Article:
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Curtin University donates $100k patient simulators to local hospital

Media release

Curtin University recently donated two patient simulators valued at $100,000 to King Edward Memorial Hospital (KEMH) to help train its staff in obstetric and neonatal emergencies.

SimMom and SimNewB are life-like patient simulations of a pregnant woman and newborn baby designed to provide hospital staff with education and training opportunities that are as close to real life as possible.

The two interactive patient simulators and a neonatal resuscitation cot were donated to KEMH’s Department of Nursing and Midwifery Education and Research (DNAMER) by the School of Nursing and Midwifery at Curtin in recognition of the midwifery education partnership between the two organisations.

Ms Janice Butt, Associate Director of Midwifery at Curtin and KEMH Coordinator of Midwifery Education, said SimMom and SimNewB are the most advanced patient simulators the hospital has had to date and will significantly improve training for students, midwives, nurses and doctors.

“With simulated patients we are able to design a wide range of emergency scenarios for training our staff that are completely realistic, with sim patients being programed to improve or deteriorate in response to the management that staff implement,” Ms Butt said.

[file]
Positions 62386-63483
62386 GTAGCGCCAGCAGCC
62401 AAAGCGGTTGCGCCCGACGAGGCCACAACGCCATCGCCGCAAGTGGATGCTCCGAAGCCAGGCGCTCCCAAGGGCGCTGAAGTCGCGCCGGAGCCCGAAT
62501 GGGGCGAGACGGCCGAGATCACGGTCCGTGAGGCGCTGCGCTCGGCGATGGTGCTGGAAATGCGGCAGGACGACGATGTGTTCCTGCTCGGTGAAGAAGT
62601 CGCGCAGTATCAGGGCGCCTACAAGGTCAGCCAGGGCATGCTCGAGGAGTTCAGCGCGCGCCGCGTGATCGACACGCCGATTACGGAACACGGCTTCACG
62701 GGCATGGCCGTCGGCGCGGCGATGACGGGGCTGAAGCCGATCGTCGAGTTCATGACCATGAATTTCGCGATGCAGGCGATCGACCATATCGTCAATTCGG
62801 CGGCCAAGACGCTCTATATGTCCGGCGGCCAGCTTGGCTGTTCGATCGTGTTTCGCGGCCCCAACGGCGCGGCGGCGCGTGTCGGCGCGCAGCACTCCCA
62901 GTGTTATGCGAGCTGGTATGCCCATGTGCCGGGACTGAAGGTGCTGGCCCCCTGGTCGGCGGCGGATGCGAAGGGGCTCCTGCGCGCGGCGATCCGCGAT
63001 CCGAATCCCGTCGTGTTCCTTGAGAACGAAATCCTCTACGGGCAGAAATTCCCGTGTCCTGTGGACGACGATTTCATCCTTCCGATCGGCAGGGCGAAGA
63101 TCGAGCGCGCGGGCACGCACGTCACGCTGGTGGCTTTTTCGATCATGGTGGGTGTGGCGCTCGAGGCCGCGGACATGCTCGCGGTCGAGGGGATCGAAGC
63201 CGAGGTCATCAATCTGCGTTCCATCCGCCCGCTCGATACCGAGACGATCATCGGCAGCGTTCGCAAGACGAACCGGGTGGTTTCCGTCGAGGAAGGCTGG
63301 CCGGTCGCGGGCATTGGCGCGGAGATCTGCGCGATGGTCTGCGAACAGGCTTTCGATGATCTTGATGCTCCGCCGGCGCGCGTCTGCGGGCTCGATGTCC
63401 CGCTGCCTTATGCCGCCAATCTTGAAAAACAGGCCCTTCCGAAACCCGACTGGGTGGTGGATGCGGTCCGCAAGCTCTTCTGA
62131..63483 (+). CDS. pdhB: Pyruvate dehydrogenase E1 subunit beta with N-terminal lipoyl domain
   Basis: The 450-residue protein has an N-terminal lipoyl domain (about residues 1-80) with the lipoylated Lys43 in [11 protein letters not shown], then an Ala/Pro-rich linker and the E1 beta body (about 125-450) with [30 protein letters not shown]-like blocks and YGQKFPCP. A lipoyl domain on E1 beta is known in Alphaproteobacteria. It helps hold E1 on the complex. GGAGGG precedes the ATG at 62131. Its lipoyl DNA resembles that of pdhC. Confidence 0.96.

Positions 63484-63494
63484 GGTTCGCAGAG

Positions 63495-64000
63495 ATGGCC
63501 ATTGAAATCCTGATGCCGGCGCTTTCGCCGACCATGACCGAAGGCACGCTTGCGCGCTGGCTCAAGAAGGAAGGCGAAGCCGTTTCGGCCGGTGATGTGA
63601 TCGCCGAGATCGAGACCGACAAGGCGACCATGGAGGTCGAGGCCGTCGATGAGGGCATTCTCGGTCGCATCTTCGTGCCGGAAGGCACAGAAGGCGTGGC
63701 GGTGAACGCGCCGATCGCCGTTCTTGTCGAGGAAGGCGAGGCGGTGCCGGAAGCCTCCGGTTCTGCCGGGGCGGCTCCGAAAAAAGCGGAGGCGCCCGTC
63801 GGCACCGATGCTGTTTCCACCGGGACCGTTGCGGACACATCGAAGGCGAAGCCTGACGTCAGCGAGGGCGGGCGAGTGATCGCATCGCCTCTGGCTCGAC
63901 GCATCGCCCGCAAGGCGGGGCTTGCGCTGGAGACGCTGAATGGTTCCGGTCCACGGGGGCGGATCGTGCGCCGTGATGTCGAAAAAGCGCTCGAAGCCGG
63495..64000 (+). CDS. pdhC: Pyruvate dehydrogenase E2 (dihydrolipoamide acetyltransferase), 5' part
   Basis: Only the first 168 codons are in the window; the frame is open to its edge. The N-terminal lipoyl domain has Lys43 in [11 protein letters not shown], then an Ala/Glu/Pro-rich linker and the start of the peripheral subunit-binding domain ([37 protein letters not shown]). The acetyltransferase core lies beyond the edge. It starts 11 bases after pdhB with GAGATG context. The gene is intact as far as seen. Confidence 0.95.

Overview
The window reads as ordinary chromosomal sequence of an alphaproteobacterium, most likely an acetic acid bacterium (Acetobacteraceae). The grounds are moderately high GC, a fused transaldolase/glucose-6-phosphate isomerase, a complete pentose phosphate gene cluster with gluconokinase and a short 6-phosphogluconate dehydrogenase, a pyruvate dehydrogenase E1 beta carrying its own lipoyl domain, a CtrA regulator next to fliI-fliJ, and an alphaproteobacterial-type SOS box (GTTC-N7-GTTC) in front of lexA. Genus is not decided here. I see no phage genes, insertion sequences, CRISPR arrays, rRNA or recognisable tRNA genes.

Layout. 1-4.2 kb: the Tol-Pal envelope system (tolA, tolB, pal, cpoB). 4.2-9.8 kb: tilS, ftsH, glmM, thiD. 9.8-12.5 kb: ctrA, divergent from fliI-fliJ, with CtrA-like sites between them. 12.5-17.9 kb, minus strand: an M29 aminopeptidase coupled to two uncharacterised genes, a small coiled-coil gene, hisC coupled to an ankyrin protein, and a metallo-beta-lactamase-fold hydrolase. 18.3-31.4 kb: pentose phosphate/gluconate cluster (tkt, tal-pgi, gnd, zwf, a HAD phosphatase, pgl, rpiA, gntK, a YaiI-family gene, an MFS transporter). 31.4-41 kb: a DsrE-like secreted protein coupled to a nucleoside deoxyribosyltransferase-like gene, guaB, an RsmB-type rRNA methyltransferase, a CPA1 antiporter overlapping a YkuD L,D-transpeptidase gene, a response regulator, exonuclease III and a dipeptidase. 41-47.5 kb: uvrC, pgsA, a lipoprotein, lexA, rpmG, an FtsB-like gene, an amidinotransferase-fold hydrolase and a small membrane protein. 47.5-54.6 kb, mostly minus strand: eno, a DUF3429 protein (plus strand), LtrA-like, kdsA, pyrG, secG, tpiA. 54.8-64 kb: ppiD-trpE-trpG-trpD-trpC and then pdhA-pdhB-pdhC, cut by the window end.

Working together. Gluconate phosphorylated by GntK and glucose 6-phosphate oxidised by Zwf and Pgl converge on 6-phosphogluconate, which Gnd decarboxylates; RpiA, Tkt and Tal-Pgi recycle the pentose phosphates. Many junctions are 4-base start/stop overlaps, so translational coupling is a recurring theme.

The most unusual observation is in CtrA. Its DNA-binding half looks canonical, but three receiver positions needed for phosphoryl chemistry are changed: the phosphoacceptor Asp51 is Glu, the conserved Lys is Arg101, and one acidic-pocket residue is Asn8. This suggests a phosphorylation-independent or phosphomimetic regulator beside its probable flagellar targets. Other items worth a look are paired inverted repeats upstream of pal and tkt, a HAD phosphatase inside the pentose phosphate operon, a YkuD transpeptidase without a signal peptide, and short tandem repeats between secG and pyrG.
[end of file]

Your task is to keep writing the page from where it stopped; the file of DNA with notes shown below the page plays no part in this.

“They will provide us with an excellent opportunity to train our staff in multidisciplinary teams including midwives, nurses, obstetricians, anaesthetists, and paediatricians, recreating the team that would be assembled during an actual emergency.”

From a computer located behind a two-way mirror, trainers can program SimMom to experience a number of birth complications including haemorrhage, shoulder dystocia and forceps delivery and make realistic pain noises throughout the simulated birth.

SimNewB can cry, experience breathing difficulties and have a seizure according to an actual clinical situation.

The two simulated patients are used in a specially designed demonstration room created to mimic a birth room and forms a part of the newly built DNAMER education and research facility at KEMH.